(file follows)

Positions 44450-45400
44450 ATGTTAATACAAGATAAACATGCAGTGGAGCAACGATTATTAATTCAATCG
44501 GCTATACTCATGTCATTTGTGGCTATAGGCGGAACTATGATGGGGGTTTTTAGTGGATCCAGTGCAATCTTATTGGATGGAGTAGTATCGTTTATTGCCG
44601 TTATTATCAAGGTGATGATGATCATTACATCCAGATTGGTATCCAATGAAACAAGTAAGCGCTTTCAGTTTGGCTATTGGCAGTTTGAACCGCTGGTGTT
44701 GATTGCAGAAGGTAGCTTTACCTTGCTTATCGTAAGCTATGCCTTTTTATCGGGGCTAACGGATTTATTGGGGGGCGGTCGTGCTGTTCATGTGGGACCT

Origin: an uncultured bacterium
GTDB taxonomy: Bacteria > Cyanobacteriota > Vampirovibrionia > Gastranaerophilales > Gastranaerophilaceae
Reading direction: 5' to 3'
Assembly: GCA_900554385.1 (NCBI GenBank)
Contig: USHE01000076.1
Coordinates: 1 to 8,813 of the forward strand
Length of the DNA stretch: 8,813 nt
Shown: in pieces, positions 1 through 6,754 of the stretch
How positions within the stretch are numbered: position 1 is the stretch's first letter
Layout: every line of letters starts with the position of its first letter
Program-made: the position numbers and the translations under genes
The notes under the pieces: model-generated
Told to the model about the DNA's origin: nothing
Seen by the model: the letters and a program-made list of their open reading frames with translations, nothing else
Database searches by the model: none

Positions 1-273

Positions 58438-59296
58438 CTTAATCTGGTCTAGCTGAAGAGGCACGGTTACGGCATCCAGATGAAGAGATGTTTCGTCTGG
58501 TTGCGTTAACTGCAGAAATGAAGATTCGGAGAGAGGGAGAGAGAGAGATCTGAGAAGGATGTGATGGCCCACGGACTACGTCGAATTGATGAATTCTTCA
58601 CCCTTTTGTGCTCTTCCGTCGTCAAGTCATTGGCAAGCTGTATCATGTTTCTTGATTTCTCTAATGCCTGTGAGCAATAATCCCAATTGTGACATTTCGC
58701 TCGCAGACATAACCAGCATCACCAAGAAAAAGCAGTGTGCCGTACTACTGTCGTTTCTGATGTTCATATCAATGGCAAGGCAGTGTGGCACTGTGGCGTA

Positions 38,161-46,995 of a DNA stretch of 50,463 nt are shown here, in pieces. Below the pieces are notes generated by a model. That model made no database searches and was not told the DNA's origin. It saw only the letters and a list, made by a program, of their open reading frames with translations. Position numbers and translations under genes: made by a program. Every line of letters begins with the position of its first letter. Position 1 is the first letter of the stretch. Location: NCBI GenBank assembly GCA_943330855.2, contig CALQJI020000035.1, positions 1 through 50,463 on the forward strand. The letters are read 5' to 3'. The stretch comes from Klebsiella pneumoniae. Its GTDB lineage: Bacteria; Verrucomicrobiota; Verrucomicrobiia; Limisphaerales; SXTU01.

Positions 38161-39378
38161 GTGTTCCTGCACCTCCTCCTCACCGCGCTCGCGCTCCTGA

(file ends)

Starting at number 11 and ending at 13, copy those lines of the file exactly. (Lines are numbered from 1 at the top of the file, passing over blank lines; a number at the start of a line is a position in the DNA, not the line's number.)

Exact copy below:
Coordinates: 1 to 8,813 of the forward strand
Length of the DNA stretch: 8,813 nt
Shown: in pieces, positions 1 through 6,754 of the stretch